Abstract 203: Gender Differences in PCSK9 Inhibitor Prescribing

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Abstract

Background: Proprotein convertase subtilisin/kexin type 9 inhibitors (PCSK9i) alirocumab (Sanofi and Regeneron) and evolocumab (Amgen) were approved by the FDA in the summer of 2015 for use in patients on maximally tolerated statins with clinical atherosclerotic cardiovascular disease (ASCVD) and heterozygous familial hypercholesterolemia (HeFH) who require additional lowering of low-density lipoprotein cholesterol (LDL-C). Both clinical trial programs were skewed towards male participants so little is known about the characteristics of female patients treated with PCSK9i in real-world settings.

Objective: To understand the demographic and clinical differences between male and female patients prescribed a PCSK9i in real-world settings.

Methods: All patients 18 years of age and older with evidence of a PCSK9i prescription (Rx) between July 27, 2015 and November 1, 2016 were included from Accenture’s “Predictive Health Intelligence Environment”, a database consisting of electronic medical records (EMR) from 26 integrated delivery networks in the US. Patients were also required to have at least one encounter in the EMR in the 24-month period prior to the first PCSK9i Rx. Demographic and clinical characteristics of these patients were evaluated as well as the Rx history prior to the first PCSK9i Rx.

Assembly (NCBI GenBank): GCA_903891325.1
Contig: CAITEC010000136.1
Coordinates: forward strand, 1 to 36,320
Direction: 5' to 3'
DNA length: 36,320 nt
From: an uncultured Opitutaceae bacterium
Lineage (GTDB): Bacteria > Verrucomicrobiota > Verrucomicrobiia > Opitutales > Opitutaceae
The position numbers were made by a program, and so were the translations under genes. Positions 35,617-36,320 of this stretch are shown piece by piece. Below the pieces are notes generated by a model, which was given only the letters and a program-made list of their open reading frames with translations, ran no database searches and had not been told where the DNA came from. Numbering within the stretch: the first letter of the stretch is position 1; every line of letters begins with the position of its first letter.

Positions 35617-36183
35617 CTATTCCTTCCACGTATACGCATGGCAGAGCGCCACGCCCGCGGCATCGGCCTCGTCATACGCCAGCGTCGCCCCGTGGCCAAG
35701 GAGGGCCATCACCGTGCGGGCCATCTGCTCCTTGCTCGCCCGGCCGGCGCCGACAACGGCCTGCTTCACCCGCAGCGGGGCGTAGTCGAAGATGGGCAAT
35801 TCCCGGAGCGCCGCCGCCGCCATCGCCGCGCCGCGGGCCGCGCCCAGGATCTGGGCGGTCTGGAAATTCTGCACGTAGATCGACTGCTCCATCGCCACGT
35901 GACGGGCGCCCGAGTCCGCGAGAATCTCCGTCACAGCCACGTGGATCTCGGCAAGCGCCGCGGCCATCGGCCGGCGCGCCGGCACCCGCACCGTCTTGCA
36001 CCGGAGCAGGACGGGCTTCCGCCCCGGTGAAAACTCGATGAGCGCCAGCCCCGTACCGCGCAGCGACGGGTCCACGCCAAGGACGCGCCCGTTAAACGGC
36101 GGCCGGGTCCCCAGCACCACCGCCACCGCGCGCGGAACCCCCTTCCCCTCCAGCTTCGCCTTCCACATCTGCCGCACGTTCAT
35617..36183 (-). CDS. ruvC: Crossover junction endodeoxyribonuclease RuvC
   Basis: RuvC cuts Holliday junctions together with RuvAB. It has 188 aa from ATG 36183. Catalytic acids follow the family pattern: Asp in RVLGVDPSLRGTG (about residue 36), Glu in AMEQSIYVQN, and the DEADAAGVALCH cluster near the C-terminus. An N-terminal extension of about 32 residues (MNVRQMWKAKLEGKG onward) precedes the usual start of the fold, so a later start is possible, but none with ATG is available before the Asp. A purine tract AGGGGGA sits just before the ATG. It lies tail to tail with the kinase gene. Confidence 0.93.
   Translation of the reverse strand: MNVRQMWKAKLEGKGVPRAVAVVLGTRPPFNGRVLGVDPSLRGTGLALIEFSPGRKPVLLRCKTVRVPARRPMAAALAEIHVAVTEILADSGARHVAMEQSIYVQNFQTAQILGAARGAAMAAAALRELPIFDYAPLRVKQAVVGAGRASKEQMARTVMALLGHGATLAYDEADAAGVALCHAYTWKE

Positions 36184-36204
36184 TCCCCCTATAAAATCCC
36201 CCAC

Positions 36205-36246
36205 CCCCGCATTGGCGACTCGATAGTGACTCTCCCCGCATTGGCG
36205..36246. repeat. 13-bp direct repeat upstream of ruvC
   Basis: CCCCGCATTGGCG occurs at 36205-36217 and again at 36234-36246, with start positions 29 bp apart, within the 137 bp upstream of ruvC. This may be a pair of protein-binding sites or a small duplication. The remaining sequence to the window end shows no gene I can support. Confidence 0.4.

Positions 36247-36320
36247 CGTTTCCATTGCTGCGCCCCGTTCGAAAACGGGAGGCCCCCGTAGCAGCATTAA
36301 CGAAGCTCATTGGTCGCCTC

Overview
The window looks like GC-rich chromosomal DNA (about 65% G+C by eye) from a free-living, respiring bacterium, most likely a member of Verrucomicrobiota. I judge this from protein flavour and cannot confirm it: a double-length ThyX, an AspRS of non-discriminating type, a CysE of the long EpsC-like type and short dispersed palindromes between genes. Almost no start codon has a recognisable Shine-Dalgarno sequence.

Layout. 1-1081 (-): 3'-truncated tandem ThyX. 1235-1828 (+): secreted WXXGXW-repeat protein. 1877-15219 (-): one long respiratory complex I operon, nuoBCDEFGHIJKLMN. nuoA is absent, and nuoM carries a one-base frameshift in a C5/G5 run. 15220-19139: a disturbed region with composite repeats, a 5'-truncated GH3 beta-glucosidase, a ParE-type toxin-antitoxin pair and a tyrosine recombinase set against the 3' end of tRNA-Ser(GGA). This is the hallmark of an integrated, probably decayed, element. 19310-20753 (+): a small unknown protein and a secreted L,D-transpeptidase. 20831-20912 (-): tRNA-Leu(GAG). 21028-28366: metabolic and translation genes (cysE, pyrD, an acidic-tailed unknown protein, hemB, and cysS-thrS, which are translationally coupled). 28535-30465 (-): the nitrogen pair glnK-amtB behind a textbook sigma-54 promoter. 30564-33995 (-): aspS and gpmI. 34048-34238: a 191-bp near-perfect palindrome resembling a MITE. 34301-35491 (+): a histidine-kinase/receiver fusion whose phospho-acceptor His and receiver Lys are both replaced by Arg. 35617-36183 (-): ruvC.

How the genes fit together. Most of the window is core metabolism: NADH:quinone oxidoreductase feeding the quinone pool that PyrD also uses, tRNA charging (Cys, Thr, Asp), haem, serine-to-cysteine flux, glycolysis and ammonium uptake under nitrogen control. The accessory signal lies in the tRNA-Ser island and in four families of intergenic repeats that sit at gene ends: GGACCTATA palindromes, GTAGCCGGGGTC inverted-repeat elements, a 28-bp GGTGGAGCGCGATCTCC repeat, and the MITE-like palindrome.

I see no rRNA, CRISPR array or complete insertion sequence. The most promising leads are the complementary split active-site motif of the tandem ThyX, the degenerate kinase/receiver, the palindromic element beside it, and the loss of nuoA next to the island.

Results: The inclusion criteria were met by 1,754 patients with 906 (51.7%) being female. Mean (SD) age was 65.9 (10.4) for females compared to 64.3 (10.3) for males; however, a higher proportion of females (59.6%) were over age 65 as compared to males (51.5%, difference not significant). Females were statistically less likely to have a prior event for ASCVD (54% vs. 73%, p<0.0001). Additionally, females were significantly more likely to have a BMI < 25 kg/m2 compared to males (19.1% v. 11.0%, p<0.001). No differences were observed in prescribing specialty, prior lipid modifying treatment or history of smoking. Finally, females had a significantly higher mean baseline LDL-C as compared to males (149.4 mg/dL [58.2] v. 123.9 mg/dL [56.6], p<0.001).

Conclusions: Despite the clinical trial programs of both PCSK9i’s being skewed toward male participants, this real-world data consisted of nearly equal numbers of males and females. In this study, females were more likely to be identified as FH, as indicated by their significantly higher levels of LDL-C, despite similarities in prior treatment regimens as compared to males. Further research is warranted to understand diagnosis and treatment patterns in women as compared to men as well as how their cardiovascular health can be improved.

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